Email sent to the Glasgow Film Office by Mandy Reid (Community Councillor) and the reply from Jennifer Reynolds, the Film Commissioner (Jennifer Reynolds’ answers start with JR:)
A letter was pushed under our close door on Friday 15 April 2022, from Glasal Films (Borderland) Limited. The date on the letter is APRIL 2022. I have attached a copy for your reference.
If I had not been going shopping, there is a good chance I would not have received a copy of said letter. I was in the house all day until 4.00pm and nobody rang the close buzzer to get in. In the letter, it states
“To make this production a success we are keen to establish contact directly with all residences and businesses that may be immediately affected by our filming works and within our filming boundary.”
I would say this is in fact an untruth as there was no attempt to deliver the letters directly to the flats in our close.
As your office is responsible for giving permission to film companies who want to block off streets and remove residents’ parking, I would like you to clarify a number of things:
1. The letter is not accessible. To be accessible for everyone, the font size on letters should be a minimum of size 12. This letter is in font size 10. The maps are so small to be unreadable. There was no opportunity for people who may have a sight loss to get a copy of the letter so they can, in fact, read it; or for other council tax payers who need an accessible version of the letter to get this before implementation. Nowhere on the letter does it say that the letter and instruction is available on a website or in other formats. This is the exact opposite of what the film company said they want to do in the letter.
What guidance do you give to film companies so that they comply with the Equality Act 2010 and “reasonable adjustment”?
JR: The letters are issued by the production company, not Glasgow Film Office, and are not governed by accessibility regulations for public services. [All businesses have to apply the Equality Act 2010 when sending out information to the public]
2. Is it good practice to “deliver” said letter by simply pushing copies under close doors? What advice do you give to film companies about giving notice to council tax payers? Location managers have been gaining access to closes and deciding that these closes should be used for filming without actually speaking to the flat owners. A resident found a location manager measuring his landing to see if there would be enough room for a camera, sound engineer and actors. When the resident asked about payment, the location manager said he would find another close!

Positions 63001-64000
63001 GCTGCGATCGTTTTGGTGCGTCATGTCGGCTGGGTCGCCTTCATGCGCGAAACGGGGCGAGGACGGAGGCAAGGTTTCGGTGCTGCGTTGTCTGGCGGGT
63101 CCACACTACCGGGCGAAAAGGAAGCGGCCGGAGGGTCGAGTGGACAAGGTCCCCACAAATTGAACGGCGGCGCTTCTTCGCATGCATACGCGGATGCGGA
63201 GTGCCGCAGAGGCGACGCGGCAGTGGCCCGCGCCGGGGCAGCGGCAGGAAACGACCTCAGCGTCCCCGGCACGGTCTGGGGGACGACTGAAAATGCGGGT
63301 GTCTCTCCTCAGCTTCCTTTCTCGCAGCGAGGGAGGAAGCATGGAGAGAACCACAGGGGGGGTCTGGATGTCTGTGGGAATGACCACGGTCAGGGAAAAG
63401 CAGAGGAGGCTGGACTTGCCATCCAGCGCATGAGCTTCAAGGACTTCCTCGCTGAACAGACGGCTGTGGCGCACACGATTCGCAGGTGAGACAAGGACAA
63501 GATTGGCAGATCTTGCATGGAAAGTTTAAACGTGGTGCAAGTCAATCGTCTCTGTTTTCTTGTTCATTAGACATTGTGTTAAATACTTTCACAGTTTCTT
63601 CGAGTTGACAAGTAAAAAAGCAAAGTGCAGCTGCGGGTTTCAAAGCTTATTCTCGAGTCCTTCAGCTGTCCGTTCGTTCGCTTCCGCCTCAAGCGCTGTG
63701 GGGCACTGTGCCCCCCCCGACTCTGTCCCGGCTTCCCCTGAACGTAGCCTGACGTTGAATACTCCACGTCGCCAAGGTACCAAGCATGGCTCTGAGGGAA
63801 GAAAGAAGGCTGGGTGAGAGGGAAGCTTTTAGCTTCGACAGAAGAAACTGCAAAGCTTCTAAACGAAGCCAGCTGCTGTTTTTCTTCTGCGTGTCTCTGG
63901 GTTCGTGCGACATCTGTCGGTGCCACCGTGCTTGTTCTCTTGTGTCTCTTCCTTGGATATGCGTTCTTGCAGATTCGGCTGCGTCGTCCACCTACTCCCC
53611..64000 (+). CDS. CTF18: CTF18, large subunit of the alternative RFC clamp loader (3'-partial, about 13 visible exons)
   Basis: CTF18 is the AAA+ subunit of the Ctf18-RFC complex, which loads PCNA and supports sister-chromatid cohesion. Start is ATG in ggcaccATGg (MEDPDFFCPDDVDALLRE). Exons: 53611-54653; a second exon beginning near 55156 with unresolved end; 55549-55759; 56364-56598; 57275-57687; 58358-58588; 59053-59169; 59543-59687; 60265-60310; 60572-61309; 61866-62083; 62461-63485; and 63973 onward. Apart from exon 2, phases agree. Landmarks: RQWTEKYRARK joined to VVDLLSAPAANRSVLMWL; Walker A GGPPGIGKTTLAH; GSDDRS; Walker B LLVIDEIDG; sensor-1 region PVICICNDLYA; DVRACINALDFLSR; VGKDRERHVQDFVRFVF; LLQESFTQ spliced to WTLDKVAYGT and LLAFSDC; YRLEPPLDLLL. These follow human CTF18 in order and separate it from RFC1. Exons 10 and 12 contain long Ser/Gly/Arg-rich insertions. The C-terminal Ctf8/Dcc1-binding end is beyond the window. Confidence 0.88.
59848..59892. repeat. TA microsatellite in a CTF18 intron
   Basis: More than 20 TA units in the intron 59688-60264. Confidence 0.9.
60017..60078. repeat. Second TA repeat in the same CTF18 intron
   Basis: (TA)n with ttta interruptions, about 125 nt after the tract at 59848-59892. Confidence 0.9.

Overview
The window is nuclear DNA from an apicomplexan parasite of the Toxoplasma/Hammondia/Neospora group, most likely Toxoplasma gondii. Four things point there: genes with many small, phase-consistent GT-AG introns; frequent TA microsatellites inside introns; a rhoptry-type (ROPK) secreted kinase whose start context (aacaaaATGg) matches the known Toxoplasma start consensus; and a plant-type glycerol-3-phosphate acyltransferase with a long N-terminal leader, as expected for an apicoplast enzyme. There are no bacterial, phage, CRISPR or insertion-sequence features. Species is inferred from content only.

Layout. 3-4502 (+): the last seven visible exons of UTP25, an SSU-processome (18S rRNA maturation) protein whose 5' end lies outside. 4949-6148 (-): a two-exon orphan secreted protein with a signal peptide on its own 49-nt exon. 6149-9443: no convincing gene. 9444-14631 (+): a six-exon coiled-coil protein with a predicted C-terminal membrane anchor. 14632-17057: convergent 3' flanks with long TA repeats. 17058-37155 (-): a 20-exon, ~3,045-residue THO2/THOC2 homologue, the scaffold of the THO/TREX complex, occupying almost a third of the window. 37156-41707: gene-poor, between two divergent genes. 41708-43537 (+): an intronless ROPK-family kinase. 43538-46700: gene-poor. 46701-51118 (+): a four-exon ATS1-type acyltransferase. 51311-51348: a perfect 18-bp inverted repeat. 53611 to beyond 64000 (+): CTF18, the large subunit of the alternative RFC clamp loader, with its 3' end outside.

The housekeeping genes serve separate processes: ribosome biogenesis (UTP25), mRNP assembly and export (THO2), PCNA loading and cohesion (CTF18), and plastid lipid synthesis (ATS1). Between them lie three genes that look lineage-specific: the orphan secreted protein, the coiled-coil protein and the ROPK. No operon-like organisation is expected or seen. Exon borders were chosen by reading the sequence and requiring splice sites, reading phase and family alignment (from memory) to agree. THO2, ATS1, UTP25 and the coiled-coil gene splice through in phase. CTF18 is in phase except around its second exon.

JR: We ask production companies to alert residents and businesses of upcoming filming no later than one week before their proposed start date. It must be stressed that filming is not a licensed activity and Glasgow Film Office does not give permission for filming to take place. All guidance we give to productions (including our Code of Practice) is advisory and there is no legislative basis upon which companies can be penalised for failing to adhere to advice outside of existing legislation that covers all workers, tradespeople, etc.
3. Is it good practice to deliver said letters on the Friday of a bank holiday weekend when the schools are off and residents may be away on holiday? And when your office is closed until the day before the film company restrictions come into practice?
JR: Glasgow Film Office’s advice is to deliver notification at least one week before filming starts.
4. Why, when filming is going to disrupt council tax payers lives, regarding parking, noise in the middle of the night, lighting, etc, are we not consulted prior to permission being given and why are we not offered compensation for this disruption? It states in the letter
“We would like to apologise for the short notice that this letter gives you however we have had to reschedule our shoot due to unforeseen circumstances.”
According to the Code of Practice for Filming in Glasgow
” Wherever possible notice of at least two weeks should be given.”
Did you receive the 2 weeks notice? And if so, why were council tax payers only given 1 and a half working days notice of filming in the area?
“Noise should be kept to a minimum, especially during unsocial hours (normally 10pm to 8am). Generators should be baffled or integral with the location vehicle.”
The letter states that
“Filming dates, hours and location: Wednesday 20th April from 20.00 hrs through to Thursday 21st April 06.00 hrs.” and “We would like to make you aware of the use of special effects…This will involve, blood sprays and mock gunfire, actors working on the road, action vehicle placements as well as movements within the TTRO areas and the use of replica firearms.”